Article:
Not far away near the churros heading north on Breed is a Hidalgo style barbacoa cart. These gentlemen pit roast the lamb in their backyards. The regular barbacoa is among the best you'll find here in LA. I would pass on the pancita, it's not easy to make this properly, and it's not their srongest skill.Have some lamb consome to dip your tacos of barbacoa, it's on the house.

You never know what you will find on Breed St, it's a living entity constantly moving and changing.I still keep hoping for that one lady to show up who was selling her original churros filled with flan.The crepe stand also does ricos hotcakes(street pancakes), another late night option you'll find in Mexico.Breed St. is a Los Angeles treasure, where the spirit of Mexico has found a place in our own backyard. The traditions of family and great food will fill you with comfort and indulgence.A great way to pass an evening in Los Angeles.

So, come on out to this "feria" in Boyle Heights, Thurdays through Sunday starting at 7PM and finishing up around 10 or so.You'll be glad you did.Provecho!!
Breed St.
located on Breed at Cesar Chavez in Boyle Heights, just two blocks east of La Parrilla.
7PM -10PM???
Thursday through Sunday

Tuesday, September 4, 2007

Fogo de Chao

I have been traveling to Brazil for several years now and recently brought back a Paulista to be my wife.That is to say that I am enchanted with all things Brazilian.For me ethnic dining is about revisiting a favorite destination through the sights, sounds,smells, and tastes of a country.I love Thai food, but never having visited Thailand I don't have the same connection I have to Brazilian food.When I have a good caipirinha or coxinha de galinha, I can conjure up all the lively faces and places of my Brazilian experiences,like when my wife and I went to our first churrascaria together, the Fogo de Chao in Moema, near the Guarulhos airport in Sao Paulo.Beautiful!!!Beleza!!!!

Tonight, my wife and I were entertaining a great friend from Japan who is no stranger to steakhouses.Japan boasts some of the most elegant and serious steakhouses in the world.We knew that for his first churrasco experience that we had to go to LA's finest, Fogo de Chao- Beverly Hills.We have been to the Fogo de Chao in Sao Paulo, Brazil before and many others when I was going back and forth from the US to Brazil during our courtship.Of course, my wife has experienced churrasco all her life and is an expert whether she likes it or not!The most striking difference between LA and Sao Paulo at first glance of course is the price. Quality meat can be had in Brazil for a lot less.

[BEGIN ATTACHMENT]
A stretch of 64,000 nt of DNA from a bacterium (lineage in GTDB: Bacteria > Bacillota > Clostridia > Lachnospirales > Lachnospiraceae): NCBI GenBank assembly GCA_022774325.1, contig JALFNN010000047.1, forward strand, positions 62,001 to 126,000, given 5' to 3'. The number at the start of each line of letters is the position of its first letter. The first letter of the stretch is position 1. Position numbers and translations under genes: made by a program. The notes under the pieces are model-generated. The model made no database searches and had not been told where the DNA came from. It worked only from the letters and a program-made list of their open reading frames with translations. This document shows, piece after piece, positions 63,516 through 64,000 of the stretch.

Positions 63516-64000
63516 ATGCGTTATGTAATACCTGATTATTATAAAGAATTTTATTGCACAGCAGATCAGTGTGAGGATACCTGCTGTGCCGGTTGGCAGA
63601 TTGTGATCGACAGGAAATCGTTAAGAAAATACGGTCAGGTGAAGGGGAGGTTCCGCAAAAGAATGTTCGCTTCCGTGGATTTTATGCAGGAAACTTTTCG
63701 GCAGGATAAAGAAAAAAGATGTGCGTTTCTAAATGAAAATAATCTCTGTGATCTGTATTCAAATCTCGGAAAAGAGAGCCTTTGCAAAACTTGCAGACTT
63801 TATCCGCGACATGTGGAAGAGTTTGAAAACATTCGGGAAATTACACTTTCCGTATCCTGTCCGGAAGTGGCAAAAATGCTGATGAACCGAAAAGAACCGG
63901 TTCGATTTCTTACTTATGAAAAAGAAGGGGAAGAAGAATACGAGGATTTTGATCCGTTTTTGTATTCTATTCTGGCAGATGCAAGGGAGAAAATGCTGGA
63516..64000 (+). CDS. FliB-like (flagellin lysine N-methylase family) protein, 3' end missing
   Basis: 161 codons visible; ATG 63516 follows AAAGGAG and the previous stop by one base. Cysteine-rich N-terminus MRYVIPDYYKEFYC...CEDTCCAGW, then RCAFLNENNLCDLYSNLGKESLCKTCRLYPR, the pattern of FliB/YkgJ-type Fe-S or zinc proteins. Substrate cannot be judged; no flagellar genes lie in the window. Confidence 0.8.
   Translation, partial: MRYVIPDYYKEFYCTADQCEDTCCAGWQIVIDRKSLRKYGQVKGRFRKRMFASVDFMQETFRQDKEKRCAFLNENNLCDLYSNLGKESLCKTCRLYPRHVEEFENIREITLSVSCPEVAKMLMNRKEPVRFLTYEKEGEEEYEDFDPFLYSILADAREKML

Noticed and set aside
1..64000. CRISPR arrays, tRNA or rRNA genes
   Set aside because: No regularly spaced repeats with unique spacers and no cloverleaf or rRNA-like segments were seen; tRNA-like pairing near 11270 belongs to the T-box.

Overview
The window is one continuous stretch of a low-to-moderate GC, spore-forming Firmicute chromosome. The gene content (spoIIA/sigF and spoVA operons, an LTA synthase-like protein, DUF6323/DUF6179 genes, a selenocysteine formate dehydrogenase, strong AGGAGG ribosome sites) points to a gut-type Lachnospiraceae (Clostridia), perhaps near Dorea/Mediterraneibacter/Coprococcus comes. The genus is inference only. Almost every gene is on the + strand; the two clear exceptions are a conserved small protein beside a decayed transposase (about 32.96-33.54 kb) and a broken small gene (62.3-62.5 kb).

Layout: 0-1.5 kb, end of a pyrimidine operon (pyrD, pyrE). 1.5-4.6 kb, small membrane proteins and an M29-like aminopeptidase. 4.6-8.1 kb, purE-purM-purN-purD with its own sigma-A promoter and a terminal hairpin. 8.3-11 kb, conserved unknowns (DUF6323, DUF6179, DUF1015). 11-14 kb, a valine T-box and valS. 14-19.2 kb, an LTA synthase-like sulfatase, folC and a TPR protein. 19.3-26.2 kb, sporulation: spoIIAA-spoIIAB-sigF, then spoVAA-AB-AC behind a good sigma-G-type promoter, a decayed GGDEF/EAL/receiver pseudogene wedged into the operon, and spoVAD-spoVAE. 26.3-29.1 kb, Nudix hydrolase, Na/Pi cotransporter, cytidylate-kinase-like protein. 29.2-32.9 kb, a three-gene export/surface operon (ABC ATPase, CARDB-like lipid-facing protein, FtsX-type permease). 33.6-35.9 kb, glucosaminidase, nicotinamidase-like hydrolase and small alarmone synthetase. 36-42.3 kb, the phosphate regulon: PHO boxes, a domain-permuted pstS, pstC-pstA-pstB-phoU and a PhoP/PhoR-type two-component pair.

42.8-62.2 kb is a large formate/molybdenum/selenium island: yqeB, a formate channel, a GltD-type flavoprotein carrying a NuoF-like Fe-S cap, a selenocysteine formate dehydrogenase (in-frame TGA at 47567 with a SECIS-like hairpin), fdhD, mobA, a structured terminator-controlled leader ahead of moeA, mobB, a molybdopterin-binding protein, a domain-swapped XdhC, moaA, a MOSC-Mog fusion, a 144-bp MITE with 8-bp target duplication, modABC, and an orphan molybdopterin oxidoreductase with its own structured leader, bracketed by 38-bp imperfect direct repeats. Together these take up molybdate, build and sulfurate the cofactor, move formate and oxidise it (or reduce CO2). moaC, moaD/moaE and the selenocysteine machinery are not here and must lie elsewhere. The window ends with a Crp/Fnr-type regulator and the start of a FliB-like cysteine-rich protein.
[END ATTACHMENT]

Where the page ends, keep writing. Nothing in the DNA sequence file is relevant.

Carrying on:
When we arrived it was straight to the sleek bar off to the side for the requisite caipirinhas.The bartender offered four different cachacas to choose from.My Paulista wife went for the "Ypioca gold" for a smoother ride, but I convinced my friend to go with "51" to experience the caipirinha of the people.They also carry "Leblon" and the regular "Ypioca".For us this set the appropriate vibe.Although Fogo seems to have more Brazilian staff than the last time I was there one year ago, it still lacks the ambiance and spirit of places like Gaucho's Village and of course the Fogo in Sao Paulo.But, would this make a difference in the churrasco?

The salad bar at a churrascaria is always a carnaval of vibrant, fresh colors.Grilled vegetables, marinated vegetables, salads,cheeses,and many dishes reflecting the multi-cultural popourri that is Brazil.Italians,Japanese,Russians,Lebanese,Germans,etc.Truly a feast for the eyes.We tried to steer our guest towards the must have Brazilian items, as we still had meat service to prepare for.Rule #1 in churrasco.Save room for the meat. We are talking palmitos,salpicao,maionese,quiejo,vinagrete, and...........where's the farofa!!!!! Oh, they bring polenta, pao de queijo,batatas, and farofa to the table.We also asked the manager for some Brazilian beans and rice(feijao e arroz).Everything was fantastic, and while this salad bar didn't have as big of a selection as most churrascarias in Brazil, the quality was on par with the Sao Paulo Fogo de Chao.The polenta was made with cornmeal, but was still crunchy and delicious. Now we were ready for the carne.

I tried the picanha(sirloin cap), alcatra(top sirloin), fraldinha(bottom sirloin),linguica,cordeiro(lamb chops), and the new ancho(rib eye).All of these meats were sublime in all their salty goodness.The ancho was my favorite, so tender and oozing with flavor. A great churrascaria really tailors the flavor and texture of every cut, and Fogo de Chao achieves this formidable task with honors.I'm only sad to not have had another stomach to get those meats that got away.My wife warns to stay away from the sausages, because in Brazil they keep bringing the linguica to fill you up and spoil your appetite for the more expensive cuts.At Fogo de Chao, this is not an issue, as this fine restaurant gives world class quality and service.It is definitely worth the coin, at $55 a head, to experience "Los Angeles' best churrascaria."

Fogo de Chao
Hours of operation:Lunch: Monday-Friday 11:30am-2pmDinner: Monday-Thursday 5pm-10pm; Friday 5pm- 10:30pm; Saturday 4:30pm-10:30pm; Sunday 4pm- 9:30pm.133 N. La Cienega Blvd., Beverly Hills, California 90211Phone: 310-289-7755 / Fax: 310-289-9966